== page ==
NY Rejects Buy American Restriction

Last week, the New York State Assembly stripped a Buy American requirement from the state’s proposed budget for fiscal year 2016-17. The provision would have required use of U.S.-produced iron, steel and manufactured goods in public infrastructure projects financed by the state’s dedicated infrastructure investment fund. Even though the proposed domestic content requirement would not have applied to procurement covered under international agreements, the foreign business community and U.S. trading partners sought its removal. Their criticisms of the proposed legislation were reminiscent of those directed at the 2009 stimulus package, which included a similar restriction.

On March 24th, the Organization for International Investment (OFII), a business association representing U.S. subsidiaries of global companies, such as Bombardier, Samsung, Siemens and Toyota, wrote the NY Governor urging removal of the domestic content requirement. Its letter emphasized that restricting access to the state’s procurement market “would create an inhospitable market” for global companies and hurt the state’s efforts to attract and retain foreign direct investment. OFII also pointed to effects the domestic content requirement would have on global supply chains that depend on components, subcomponents and parts that are produced both locally and overseas. Limiting the source of products to those produced domestically could disrupt supply chains.

The diplomatic community also weighed in opposing the domestic content requirement. They included the European Union, which according to an EU official, registered its concerns in a letter to the NY Governor. That is yet another instance in which the EU has protested U.S. legislation that limits procurement to domestic sources. As discussed in a recent post, the EU questioned the strengthening of Buy America requirements in projects administrated by the Federal Transit Administration during the latest round of negotiations of the Transatlantic Trade and Investment Partnership (TTIP).

New York’s rejection of the Buy American restriction reflects its long-standing support of international agreements that cover government procurement. Since the 1990s when states were first asked to authorize coverage of their procurement under trade agreements, New York State has been a leading participant in those agreements. In addition to signing on to the WTO Government Procurement Agreement (GPA), it covers procurement under all of the free trade agreements (FTAs) that include state procurement in U.S. commitments.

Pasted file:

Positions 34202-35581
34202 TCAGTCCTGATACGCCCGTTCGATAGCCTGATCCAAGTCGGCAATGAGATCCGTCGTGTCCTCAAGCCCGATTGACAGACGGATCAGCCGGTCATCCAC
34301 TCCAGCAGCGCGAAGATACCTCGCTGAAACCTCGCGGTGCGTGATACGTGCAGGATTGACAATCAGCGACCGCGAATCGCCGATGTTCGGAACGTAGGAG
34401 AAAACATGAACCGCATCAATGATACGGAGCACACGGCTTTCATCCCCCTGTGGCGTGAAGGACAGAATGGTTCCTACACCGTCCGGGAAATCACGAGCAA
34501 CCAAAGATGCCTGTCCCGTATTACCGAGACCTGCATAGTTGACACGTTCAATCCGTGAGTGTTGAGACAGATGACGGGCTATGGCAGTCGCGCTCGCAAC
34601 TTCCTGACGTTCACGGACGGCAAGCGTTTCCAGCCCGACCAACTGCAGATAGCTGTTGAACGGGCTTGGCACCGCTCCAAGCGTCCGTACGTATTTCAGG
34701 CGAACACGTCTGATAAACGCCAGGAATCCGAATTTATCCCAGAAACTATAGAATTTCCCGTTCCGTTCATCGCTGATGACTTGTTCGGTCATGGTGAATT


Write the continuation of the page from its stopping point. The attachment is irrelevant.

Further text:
Under those agreements, NY provides broad coverage, committing its state agencies, the state university system, public authorities and public benefit corporations to conduct their procurement in accordance with the GPA and FTAs. It has taken limited exclusions from its commitments. They include construction-grade steel, transit cars and buses.

New York’s rejection of the protectionist legislation was similar to the New Jersey Governor’s veto in 2015 of several legislative measures that would have imposed new Buy American requirements on procurement by NJ state agencies. In vetoing the legislation, the Governor cited concerns that it would chill international development and increase costs for taxpayers. The veto responded to protests by a trade group representing American companies engaged in international trade and investment, as well as representatives of foreign investors.

The rejected NY provision was modeled after a domestic content requirement in the American Recovery and Reinvestment Act of 2009 (ARRA). That federal stimulus legislation required the use of domestically produced iron, steel and manufactured goods in projects funded by the Act. Even though ARRA required application of its Buy American requirement in a manner consistent with U.S. obligations under international agreements, i.e., that it would not apply in projects covered by a trade agreement, it raised the ire of U.S. trading partners, especially Canada. Their opposition was similar to that directed at the NY legislation.

By turning back the protectionist legislation, New York has reaffirmed its commitment to an environment that encourages international trade and foreign investment.

Jean Heilman Grier

April 5, 2016

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